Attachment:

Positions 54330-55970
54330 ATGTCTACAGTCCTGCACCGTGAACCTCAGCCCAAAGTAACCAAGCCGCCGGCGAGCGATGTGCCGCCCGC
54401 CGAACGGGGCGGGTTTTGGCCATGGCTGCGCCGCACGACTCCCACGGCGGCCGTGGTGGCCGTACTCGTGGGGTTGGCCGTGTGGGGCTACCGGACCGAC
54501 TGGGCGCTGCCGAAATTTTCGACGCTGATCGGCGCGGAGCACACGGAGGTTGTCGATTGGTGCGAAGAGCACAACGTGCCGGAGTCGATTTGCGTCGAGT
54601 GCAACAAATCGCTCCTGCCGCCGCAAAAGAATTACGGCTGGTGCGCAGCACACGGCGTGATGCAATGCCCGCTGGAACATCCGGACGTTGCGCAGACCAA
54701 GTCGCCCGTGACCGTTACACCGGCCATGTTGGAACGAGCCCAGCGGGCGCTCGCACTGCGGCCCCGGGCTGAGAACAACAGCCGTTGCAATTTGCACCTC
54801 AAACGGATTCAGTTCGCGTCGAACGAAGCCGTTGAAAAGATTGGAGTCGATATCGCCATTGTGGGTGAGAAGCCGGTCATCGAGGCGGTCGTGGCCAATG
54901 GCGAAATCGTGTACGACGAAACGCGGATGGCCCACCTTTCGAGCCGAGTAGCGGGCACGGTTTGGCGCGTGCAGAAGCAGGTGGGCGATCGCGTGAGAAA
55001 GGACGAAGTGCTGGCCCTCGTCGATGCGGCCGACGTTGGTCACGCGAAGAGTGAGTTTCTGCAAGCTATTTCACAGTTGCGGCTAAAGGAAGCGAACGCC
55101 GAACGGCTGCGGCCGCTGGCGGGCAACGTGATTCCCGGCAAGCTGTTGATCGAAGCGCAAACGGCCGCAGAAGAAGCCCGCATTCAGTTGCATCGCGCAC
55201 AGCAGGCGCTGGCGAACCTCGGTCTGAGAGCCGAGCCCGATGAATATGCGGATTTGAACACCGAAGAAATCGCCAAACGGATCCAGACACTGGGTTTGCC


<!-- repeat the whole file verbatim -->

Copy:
Positions 54330-55970
54330 ATGTCTACAGTCCTGCACCGTGAACCTCAGCCCAAAGTAACCAAGCCGCCGGCGAGCGATGTGCCGCCCGC
54401 CGAACGGGGCGGGTTTTGGCCATGGCTGCGCCGCACGACTCCCACGGCGGCCGTGGTGGCCGTACTCGTGGGGTTGGCCGTGTGGGGCTACCGGACCGAC
54501 TGGGCGCTGCCGAAATTTTCGACGCTGATCGGCGCGGAGCACACGGAGGTTGTCGATTGGTGCGAAGAGCACAACGTGCCGGAGTCGATTTGCGTCGAGT
54601 GCAACAAATCGCTCCTGCCGCCGCAAAAGAATTACGGCTGGTGCGCAGCACACGGCGTGATGCAATGCCCGCTGGAACATCCGGACGTTGCGCAGACCAA
54701 GTCGCCCGTGACCGTTACACCGGCCATGTTGGAACGAGCCCAGCGGGCGCTCGCACTGCGGCCCCGGGCTGAGAACAACAGCCGTTGCAATTTGCACCTC
54801 AAACGGATTCAGTTCGCGTCGAACGAAGCCGTTGAAAAGATTGGAGTCGATATCGCCATTGTGGGTGAGAAGCCGGTCATCGAGGCGGTCGTGGCCAATG
54901 GCGAAATCGTGTACGACGAAACGCGGATGGCCCACCTTTCGAGCCGAGTAGCGGGCACGGTTTGGCGCGTGCAGAAGCAGGTGGGCGATCGCGTGAGAAA
55001 GGACGAAGTGCTGGCCCTCGTCGATGCGGCCGACGTTGGTCACGCGAAGAGTGAGTTTCTGCAAGCTATTTCACAGTTGCGGCTAAAGGAAGCGAACGCC
55101 GAACGGCTGCGGCCGCTGGCGGGCAACGTGATTCCCGGCAAGCTGTTGATCGAAGCGCAAACGGCCGCAGAAGAAGCCCGCATTCAGTTGCATCGCGCAC
55201 AGCAGGCGCTGGCGAACCTCGGTCTGAGAGCCGAGCCCGATGAATATGCGGATTTGAACACCGAAGAAATCGCCAAACGGATCCAGACACTGGGTTTGCC